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In which order do I graph transformations of functions?

The 6 function transformations are:

  1. Vertical Shifts

  2. Horizontal Shifts

  3. Reflection about the x-axis
  4. Reflection about the y-axis
  5. Vertical shifting or stretching
  6. Horizontal shifting or stretching

Tell me if I'm wrong, but I believe that in any function, you have to do the stretching or the shrinking before the shifting. But where do the reflections fall in this process?

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  • $\begingroup$ Where does a reflection on the line x=y fit in, for an inverse function? Does it come before or after the other reflections? Thanks! $\endgroup$
    – Maria
    Jun 14, 2018 at 22:35

4 Answers 4

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$$y=Af(B(x+\frac{C}{B}))+D$$

Can be thought of taking $f(x)=y$ and performing the following substitution.

$(x,y) \mapsto (Bx+C, \frac{y-D}{A})$

In order to understand what works and what doesn't work you need to understand what's going on.

Here is what is going on:


Let's say you have some function $y=f(x)$, it has some graph. This graph is a set $G$ consisting of points $(x,y)$ where $x$ is in the domain of the function.

If you consider $f(x,y)=y-f(x)=0$ then for every substitution you perform you'll witness an inverse mapping in the graph.

For example say we perform $x \mapsto x+1$, so now we have $y-f(x+1)=0$. You might expect the graph to be composed of points $(x+1,y)$ with respect to the old graph, but this is not true rather it is composed of points $(x-1,y)$, i.e. a shift left.

On the other hand say we perform $x \mapsto 2x$, now we have $y-f(2x)=0$. Now because the inverse of the mapping $x \mapsto 2x$ is $x \mapsto \frac{1}{2}x$ now the points become,

$$(\frac{1}{2}x,y)$$


Sometimes a combination of shifts, dilations, etc are needed, for example $y=x^2$ to $y=(2x+1)^2+1$ requires the substitution $(x,y) \mapsto (2x+1,y-1)$ whose inverse $(x,y) \mapsto (\frac{x-1}{2},y+1)$ tells you exactly what to do to the graph.

Computing the inverse of $(x,y) \mapsto (Bx+C, \frac{y-D}{A})$ will tell you everything you want to know.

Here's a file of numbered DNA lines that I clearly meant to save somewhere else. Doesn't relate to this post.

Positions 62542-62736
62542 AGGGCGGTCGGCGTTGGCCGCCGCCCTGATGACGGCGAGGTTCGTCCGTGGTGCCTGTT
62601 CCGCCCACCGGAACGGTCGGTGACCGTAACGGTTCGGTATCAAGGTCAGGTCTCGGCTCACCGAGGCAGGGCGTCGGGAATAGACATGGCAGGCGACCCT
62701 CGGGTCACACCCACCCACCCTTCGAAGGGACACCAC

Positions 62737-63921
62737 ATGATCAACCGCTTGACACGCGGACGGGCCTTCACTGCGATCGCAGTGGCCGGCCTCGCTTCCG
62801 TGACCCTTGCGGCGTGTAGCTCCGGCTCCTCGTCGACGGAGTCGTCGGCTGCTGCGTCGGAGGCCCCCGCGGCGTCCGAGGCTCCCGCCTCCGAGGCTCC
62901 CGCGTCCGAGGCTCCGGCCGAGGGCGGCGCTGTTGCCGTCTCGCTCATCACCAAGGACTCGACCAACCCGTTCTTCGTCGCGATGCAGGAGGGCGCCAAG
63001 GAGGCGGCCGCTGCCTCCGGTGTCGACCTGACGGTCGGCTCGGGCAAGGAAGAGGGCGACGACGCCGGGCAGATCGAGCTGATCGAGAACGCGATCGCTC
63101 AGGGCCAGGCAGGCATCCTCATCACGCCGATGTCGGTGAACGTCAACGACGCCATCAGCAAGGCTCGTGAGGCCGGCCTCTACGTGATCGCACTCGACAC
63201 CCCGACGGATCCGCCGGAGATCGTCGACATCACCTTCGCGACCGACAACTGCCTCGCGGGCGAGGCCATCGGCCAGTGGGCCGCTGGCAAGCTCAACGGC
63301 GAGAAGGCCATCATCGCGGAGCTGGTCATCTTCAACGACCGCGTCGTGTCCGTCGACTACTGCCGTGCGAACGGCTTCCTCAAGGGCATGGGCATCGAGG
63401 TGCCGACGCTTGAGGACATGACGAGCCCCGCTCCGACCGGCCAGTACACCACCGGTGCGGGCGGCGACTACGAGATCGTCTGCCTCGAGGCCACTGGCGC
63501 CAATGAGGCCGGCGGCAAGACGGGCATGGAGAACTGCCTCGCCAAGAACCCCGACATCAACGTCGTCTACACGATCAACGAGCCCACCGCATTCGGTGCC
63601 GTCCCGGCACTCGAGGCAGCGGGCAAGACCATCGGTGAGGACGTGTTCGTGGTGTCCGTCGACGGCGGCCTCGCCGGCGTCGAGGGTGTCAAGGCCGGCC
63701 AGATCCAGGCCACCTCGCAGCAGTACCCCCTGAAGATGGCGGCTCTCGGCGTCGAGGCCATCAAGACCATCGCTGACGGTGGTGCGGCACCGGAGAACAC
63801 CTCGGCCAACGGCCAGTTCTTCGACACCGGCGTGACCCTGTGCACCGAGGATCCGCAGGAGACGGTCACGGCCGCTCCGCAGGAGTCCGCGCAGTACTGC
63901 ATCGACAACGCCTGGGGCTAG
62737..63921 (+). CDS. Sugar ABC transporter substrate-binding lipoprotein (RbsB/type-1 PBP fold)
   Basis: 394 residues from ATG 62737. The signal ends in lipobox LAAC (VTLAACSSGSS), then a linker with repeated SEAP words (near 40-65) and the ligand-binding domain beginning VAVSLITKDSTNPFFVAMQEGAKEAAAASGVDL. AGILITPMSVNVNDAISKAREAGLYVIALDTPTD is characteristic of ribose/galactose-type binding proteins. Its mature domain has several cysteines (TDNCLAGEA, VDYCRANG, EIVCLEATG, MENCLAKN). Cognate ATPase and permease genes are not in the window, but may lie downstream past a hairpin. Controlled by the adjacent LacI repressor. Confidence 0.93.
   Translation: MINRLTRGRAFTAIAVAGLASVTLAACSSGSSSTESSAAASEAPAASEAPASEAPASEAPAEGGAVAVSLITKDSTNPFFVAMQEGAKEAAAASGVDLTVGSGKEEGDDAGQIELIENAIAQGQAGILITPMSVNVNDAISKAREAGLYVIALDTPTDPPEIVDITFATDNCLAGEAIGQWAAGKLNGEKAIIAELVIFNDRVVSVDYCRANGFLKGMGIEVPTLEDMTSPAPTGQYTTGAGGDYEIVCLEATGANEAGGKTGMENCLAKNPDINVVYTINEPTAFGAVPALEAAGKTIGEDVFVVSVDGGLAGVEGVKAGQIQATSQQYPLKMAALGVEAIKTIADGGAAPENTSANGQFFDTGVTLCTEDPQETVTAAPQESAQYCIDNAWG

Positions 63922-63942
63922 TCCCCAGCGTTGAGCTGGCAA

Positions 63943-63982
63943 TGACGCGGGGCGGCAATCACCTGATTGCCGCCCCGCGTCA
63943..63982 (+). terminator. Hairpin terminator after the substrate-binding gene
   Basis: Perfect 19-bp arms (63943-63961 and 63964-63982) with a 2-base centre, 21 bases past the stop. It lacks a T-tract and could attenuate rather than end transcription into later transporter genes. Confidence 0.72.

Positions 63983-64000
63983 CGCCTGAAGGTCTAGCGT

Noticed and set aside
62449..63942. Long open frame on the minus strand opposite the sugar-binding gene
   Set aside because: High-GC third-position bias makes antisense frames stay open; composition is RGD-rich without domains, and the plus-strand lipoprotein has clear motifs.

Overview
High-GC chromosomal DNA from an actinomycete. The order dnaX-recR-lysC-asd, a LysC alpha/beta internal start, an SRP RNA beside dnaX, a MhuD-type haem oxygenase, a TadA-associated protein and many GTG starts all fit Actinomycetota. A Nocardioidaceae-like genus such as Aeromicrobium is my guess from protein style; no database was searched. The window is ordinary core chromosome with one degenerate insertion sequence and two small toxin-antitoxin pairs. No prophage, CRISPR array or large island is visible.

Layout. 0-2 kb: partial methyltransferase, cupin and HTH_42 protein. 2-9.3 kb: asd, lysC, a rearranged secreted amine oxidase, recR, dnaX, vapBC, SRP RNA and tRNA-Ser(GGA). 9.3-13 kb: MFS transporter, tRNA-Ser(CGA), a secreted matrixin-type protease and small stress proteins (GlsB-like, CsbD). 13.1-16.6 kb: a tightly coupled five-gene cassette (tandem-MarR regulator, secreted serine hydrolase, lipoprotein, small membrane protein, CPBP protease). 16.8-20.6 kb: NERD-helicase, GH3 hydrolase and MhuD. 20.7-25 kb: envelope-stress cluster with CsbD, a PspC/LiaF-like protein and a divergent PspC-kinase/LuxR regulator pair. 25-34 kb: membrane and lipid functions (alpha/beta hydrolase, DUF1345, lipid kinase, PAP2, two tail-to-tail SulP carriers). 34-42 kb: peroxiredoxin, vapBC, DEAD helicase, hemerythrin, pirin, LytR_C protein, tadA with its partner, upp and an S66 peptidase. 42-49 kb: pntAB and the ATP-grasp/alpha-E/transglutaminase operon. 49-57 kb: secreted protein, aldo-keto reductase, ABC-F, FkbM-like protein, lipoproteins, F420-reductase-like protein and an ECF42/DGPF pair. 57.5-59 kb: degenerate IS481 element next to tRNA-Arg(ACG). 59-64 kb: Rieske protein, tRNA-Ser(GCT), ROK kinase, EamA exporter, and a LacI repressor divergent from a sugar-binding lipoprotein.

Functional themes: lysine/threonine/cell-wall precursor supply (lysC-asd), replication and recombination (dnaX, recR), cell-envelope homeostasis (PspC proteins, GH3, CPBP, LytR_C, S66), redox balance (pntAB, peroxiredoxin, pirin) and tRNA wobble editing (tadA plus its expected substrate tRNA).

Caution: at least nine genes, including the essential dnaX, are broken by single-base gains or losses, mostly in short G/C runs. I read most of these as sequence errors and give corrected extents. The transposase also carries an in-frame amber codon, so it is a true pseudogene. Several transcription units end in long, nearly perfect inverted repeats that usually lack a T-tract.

I get $(x,y) \mapsto (\frac{x-C}{B},Ay+D)$. (You can perform this on points in your graph, one step at a time, in whichever way makes sense).


For example first shifting all $x$ coordinates to the left $C$, then scaling them by $\frac{1}{B}$, then scaling $y$ coordinates by $A$, then shifting up by $D$ makes sense.

But, doing all the same for $x$ and then shifting up $y$ by $D$ to get to $y+D$ then scaling by $A$ to get to $A(y+D)$ doesn't make sense!

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For $Af (Bx+C)+D$ perform the operations in order: C, B , $A $, $D $. For the reflection, say $-A $, it does not matter if you stretch or shrink by $A $ and then reflect. Try an example with a simple function like $-3x^2$.

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  • $\begingroup$ Ok thank you for the info. One more question: should you do the shifting before the reflection or after the reflection? I ask this because the result of the graph does differ when you shift first and then reflect v.s if you reflect first, and then do the shifting. $\endgroup$ Oct 24, 2016 at 23:39
  • $\begingroup$ Alway reflect before shifting. Look at the order I mentioned. $\endgroup$
    – user23793
    Oct 25, 2016 at 0:45
  • $\begingroup$ Should Bx+C be B(x+C) instead? $\endgroup$
    – G.O.F.
    Nov 5, 2022 at 4:23
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if you want to plot an expression like:

$y=a\cdot f[k\cdot (x-b)]+c$

then the connection to the parent function is:

$f[k\cdot (x-b)]=Y, where Y=f(X)$

then the y-coordinate of the point on the transformed function becomes:

$y=a\cdot Y+c$

and the x-coordinate is deducted from;

$Y=f(X)=f([k\cdot (x-b)]\Rightarrow X=k\cdot (x-b)\Rightarrow x=\frac{X}{k}+b$

therefore starting with the point $(X,Y)$ on the parent function, the chain of transformation is this:

$(X,Y)\rightarrow (\frac{X}{k}+b,a\cdot Y+c)$

I do the horizontal transformations first:

1.$(X,Y)\rightarrow(\frac{X}{k},Y)$: horizontal stretch/compression and reflection in Y-axis when k<0

2.$(\frac{X}{k},Y)\rightarrow(\frac{X}{k}+b,Y)$: horizontal shift

then I do the vertical transformations:

3.$(\frac{X}{k}+b,Y)\rightarrow(\frac{X}{k}+b,a\cdot Y)$: vertical stretch/compression and reflection in x-axis when a<0

4.$(\frac{X}{k}+b,a\cdot Y)\rightarrow(\frac{X}{k}+b,a\cdot Y+c)$: vertical shift

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  1. Scale (Stretch or shrink) Vertical or horizontal order do not matter.
  2. Reflect Vertical or horizontal order do not matter.
  3. Shift Vertical or horizontal order do not matter.
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